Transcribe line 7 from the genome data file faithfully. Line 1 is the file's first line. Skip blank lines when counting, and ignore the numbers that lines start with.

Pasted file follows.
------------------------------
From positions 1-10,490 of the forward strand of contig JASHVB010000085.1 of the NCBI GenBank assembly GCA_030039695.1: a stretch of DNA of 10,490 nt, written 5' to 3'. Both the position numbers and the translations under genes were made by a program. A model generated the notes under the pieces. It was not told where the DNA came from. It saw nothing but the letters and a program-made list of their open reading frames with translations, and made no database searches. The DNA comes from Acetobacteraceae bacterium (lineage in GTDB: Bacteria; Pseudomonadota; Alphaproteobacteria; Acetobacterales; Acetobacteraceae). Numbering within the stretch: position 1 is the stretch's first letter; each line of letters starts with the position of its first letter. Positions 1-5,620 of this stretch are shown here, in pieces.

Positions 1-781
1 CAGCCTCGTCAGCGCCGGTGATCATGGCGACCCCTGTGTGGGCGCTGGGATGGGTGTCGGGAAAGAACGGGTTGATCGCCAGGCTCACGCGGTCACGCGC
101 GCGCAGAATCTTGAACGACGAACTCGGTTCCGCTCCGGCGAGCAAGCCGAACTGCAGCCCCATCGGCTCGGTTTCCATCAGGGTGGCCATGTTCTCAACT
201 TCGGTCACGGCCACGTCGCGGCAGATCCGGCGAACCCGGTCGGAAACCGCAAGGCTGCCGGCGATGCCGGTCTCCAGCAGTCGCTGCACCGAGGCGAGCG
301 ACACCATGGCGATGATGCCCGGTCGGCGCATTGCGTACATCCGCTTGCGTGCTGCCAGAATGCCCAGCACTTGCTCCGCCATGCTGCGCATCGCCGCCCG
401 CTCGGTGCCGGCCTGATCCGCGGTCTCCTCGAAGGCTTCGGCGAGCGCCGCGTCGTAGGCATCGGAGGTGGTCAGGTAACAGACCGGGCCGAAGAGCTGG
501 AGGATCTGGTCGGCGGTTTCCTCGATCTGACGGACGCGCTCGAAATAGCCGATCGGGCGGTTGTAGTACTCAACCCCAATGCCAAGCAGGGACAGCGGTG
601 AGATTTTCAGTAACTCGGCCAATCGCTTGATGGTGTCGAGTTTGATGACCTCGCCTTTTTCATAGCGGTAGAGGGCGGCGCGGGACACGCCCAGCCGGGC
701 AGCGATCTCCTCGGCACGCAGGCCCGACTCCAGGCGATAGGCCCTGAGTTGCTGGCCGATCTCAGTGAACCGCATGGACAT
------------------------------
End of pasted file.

401 CTCGGTGCCGGCCTGATCCGCGGTCTCCTCGAAGGCTTCGGCGAGCGCCGCGTCGTAGGCATCGGAGGTGGTCAGGTAACAGACCGGGCCGAAGAGCTGG